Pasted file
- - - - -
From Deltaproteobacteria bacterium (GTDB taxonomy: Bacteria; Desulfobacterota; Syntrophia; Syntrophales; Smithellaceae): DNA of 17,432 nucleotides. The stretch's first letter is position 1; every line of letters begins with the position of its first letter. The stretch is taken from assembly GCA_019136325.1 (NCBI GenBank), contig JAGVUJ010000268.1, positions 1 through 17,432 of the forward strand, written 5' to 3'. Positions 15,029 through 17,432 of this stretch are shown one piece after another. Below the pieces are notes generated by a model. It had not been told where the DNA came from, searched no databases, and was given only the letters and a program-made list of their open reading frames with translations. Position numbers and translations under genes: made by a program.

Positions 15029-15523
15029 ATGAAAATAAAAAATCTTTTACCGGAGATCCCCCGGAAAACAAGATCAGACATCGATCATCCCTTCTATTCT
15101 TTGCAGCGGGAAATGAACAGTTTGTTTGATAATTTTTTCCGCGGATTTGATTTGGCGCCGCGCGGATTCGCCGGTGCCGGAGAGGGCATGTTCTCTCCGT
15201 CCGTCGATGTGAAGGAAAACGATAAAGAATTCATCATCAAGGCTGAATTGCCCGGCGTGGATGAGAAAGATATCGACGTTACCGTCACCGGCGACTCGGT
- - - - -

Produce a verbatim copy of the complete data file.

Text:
From Deltaproteobacteria bacterium (GTDB taxonomy: Bacteria; Desulfobacterota; Syntrophia; Syntrophales; Smithellaceae): DNA of 17,432 nucleotides. The stretch's first letter is position 1; every line of letters begins with the position of its first letter. The stretch is taken from assembly GCA_019136325.1 (NCBI GenBank), contig JAGVUJ010000268.1, positions 1 through 17,432 of the forward strand, written 5' to 3'. Positions 15,029 through 17,432 of this stretch are shown one piece after another. Below the pieces are notes generated by a model. It had not been told where the DNA came from, searched no databases, and was given only the letters and a program-made list of their open reading frames with translations. Position numbers and translations under genes: made by a program.

Positions 15029-15523
15029 ATGAAAATAAAAAATCTTTTACCGGAGATCCCCCGGAAAACAAGATCAGACATCGATCATCCCTTCTATTCT
15101 TTGCAGCGGGAAATGAACAGTTTGTTTGATAATTTTTTCCGCGGATTTGATTTGGCGCCGCGCGGATTCGCCGGTGCCGGAGAGGGCATGTTCTCTCCGT
15201 CCGTCGATGTGAAGGAAAACGATAAAGAATTCATCATCAAGGCTGAATTGCCCGGCGTGGATGAGAAAGATATCGACGTTACCGTCACCGGCGACTCGGT